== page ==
Too many education activists have implicitly accepted the conventional wisdom that education’s purpose is preparing workers to compete for jobs in the global marketplace. Such a curriculum tends toward using standardized testing based on metrics set by international finance and governance organizations.
Though there are important exceptions, many teachers, administrators and parents, accustomed to tests driving everything in education, have passively accepted the replacement of their involvement in deciding what is taught and how with the regime of standardized tests. Market-based standards are embedded in software and tech platforms that are now omnipresent in schools, a process intensified and accelerated in some schools during the shift to online learning in the pandemic. Except for the alarm raised by a handful of activists and researchers, little challenge has been made to districts adopting software based on standards set far away, by unelected, unaccountable corporate “leaders” and the politicians they buy. Many don’t realize the danger of student data being bought and sold by ed tech companies for huge profits. The Democrats and GOP have shunned strict regulatory controls, which would curtail the public/private partnerships that are the newest source of profit-making in education. Activists have yet to mount a sufficient challenge to this new frontier of privatization and corporate control of schools.
The new front to destroy public education is quite clear to those waging the war. Having named the goal of education as “teaching new skills for the 21st century,” which Wall Street and Silicon Valley moguls assume they can determine, the Google Research Project on the Future of Education provides the solution: “greater collaboration between educational providers and the private sector.” Under this vision of education, students will have to be exposed to “future career options much earlier” than they are now. This will further narrow the curriculum to numeracy, basic literacy and technical skills, enforced with software and platforms produced by the private sector. This approach sees virtual learning as a substitute for traditional school activities only children of affluent parents will have (arts instruction; physical education replaced by e-sports; and play) and recess as a time to assess “social and emotional learning” with predetermined rubrics in software that records student data, which can be bought and sold.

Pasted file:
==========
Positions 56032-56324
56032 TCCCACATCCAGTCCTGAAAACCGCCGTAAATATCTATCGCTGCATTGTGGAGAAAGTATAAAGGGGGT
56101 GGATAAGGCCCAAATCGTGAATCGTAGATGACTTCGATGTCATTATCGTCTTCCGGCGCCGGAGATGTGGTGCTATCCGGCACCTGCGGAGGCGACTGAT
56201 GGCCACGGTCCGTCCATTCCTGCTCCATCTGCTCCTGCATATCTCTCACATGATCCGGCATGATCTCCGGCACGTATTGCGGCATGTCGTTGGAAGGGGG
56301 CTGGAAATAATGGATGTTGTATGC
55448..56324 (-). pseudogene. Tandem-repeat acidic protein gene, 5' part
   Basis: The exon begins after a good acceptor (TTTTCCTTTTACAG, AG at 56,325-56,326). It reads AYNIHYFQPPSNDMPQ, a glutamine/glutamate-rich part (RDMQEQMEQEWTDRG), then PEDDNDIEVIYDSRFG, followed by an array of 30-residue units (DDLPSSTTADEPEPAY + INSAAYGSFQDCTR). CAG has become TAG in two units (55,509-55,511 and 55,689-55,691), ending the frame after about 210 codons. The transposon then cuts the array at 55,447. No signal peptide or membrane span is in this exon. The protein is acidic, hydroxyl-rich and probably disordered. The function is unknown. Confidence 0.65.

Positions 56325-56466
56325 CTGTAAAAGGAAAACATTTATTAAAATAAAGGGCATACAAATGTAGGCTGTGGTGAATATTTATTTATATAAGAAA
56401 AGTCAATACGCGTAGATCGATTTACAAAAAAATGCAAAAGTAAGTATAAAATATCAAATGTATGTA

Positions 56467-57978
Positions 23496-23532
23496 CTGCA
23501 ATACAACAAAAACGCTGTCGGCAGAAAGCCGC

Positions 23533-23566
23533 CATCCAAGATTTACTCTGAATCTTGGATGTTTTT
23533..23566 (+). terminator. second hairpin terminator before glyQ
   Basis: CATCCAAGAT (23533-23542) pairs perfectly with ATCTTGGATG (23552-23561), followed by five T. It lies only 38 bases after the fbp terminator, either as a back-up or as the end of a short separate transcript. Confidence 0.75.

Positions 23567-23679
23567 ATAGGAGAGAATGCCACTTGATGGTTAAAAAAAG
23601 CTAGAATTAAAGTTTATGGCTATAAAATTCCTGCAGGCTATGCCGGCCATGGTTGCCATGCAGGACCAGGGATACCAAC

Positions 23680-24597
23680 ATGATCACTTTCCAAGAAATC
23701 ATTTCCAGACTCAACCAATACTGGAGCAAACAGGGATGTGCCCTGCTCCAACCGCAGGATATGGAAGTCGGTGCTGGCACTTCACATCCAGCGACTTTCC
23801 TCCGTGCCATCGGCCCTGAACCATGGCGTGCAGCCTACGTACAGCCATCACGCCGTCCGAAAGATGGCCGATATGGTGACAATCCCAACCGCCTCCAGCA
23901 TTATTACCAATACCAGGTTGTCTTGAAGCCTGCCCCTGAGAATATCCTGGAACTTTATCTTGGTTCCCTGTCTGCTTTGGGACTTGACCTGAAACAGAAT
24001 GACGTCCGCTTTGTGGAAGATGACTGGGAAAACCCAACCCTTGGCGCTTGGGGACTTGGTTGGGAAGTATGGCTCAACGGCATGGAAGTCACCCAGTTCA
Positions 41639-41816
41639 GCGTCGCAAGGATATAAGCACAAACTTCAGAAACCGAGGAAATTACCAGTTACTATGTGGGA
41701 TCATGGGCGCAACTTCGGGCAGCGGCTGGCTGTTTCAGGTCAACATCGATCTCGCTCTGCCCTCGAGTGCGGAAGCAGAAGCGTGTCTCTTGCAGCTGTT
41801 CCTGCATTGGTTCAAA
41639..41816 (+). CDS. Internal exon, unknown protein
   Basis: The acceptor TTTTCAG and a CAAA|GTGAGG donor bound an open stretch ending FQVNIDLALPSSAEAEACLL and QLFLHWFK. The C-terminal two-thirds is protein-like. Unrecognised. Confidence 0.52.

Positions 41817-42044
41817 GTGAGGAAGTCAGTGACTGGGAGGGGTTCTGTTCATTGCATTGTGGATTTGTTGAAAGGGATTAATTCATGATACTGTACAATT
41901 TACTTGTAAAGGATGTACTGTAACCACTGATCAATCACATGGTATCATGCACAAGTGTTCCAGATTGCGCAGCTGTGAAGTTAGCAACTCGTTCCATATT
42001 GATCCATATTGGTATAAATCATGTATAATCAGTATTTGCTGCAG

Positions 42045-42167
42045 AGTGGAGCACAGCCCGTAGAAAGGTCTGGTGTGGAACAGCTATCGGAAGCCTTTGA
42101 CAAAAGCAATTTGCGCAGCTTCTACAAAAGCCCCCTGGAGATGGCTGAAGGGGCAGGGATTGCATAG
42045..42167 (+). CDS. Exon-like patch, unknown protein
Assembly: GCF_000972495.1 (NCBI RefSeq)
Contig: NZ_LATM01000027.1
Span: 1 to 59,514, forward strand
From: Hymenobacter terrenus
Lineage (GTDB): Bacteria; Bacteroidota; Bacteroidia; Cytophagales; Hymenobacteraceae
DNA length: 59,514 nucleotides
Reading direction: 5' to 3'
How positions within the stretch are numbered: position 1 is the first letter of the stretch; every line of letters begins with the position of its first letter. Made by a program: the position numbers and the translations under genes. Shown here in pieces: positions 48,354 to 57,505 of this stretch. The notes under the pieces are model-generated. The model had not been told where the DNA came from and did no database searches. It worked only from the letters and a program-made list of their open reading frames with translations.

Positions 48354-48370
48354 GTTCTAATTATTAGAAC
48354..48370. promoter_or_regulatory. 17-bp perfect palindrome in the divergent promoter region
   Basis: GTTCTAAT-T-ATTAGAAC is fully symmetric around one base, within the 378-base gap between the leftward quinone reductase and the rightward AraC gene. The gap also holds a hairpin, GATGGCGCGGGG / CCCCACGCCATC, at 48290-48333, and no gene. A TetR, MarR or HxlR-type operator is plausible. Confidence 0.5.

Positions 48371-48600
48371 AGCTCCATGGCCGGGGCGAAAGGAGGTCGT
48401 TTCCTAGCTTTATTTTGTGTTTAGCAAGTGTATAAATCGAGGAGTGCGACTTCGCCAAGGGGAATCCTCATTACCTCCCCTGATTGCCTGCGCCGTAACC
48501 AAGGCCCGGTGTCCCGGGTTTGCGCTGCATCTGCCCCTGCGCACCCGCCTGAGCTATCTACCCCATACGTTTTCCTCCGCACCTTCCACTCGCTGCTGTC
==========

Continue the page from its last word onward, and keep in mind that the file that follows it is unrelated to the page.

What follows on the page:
A glib December New York Times business section story about what in 2022 “gives us hope for 2023” dismissed apprehensions about robots replacing humans. Jobs won’t be lost, we are told. We’ll enjoy having “grunt work” made easier. But a noteworthy NYT story the same week reported on illustrators discussing how artificial intelligence (AI) has changed their work. One artist noted the focus on technology “replacing a job or a person” misses what really happens: The technology doesn’t replace jobs nor eliminate tedious tasks. It’s constructed to wring creativity and skill from work, “taking complex ideas and reducing them to a set of essentializing characteristics” that can be completed by AI.